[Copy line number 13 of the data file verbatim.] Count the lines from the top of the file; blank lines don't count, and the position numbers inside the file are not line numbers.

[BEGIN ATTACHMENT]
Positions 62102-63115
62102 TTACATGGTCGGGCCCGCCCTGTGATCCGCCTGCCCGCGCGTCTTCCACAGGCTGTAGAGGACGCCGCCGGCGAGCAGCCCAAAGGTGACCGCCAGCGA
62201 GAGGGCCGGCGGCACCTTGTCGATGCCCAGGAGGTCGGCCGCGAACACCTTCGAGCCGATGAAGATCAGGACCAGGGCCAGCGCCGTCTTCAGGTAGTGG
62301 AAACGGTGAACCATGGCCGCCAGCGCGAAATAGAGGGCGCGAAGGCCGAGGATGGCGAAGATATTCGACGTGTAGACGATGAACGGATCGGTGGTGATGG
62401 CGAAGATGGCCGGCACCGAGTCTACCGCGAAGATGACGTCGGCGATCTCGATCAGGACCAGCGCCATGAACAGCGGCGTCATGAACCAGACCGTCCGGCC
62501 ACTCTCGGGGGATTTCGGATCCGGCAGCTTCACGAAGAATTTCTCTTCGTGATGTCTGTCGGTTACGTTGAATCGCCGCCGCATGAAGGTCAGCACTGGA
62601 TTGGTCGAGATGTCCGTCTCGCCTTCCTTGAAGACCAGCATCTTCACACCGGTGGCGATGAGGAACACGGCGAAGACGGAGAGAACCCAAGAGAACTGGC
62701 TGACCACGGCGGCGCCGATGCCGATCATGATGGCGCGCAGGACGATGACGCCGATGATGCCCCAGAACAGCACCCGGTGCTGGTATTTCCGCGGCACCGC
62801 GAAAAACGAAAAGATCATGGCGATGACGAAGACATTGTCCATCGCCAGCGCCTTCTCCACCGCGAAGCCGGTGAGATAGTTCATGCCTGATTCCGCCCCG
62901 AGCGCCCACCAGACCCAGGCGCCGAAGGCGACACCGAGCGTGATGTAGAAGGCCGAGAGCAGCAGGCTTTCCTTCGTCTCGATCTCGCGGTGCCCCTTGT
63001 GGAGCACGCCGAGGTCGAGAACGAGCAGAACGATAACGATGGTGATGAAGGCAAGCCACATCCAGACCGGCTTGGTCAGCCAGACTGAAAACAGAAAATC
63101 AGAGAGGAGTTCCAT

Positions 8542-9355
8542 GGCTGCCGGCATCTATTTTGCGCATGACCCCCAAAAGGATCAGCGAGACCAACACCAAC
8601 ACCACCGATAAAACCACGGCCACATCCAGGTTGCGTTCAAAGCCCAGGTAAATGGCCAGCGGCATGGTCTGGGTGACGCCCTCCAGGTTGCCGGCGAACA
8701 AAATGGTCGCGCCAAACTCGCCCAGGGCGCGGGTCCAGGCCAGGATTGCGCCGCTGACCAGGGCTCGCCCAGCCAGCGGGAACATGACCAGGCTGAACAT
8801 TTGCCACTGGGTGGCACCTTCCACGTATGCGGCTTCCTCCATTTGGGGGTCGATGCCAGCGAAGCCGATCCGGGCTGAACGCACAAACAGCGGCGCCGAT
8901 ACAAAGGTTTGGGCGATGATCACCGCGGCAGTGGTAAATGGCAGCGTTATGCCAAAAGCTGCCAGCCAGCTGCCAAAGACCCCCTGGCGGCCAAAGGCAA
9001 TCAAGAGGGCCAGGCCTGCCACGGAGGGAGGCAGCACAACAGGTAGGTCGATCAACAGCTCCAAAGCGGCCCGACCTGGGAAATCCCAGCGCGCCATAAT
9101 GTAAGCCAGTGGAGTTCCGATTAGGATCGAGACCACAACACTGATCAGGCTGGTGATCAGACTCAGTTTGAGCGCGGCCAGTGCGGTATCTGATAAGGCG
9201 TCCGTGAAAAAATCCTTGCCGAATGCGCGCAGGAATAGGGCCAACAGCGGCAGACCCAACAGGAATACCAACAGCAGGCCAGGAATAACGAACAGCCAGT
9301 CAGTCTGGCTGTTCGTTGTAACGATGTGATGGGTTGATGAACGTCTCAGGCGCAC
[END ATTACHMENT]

Positions 8542-9355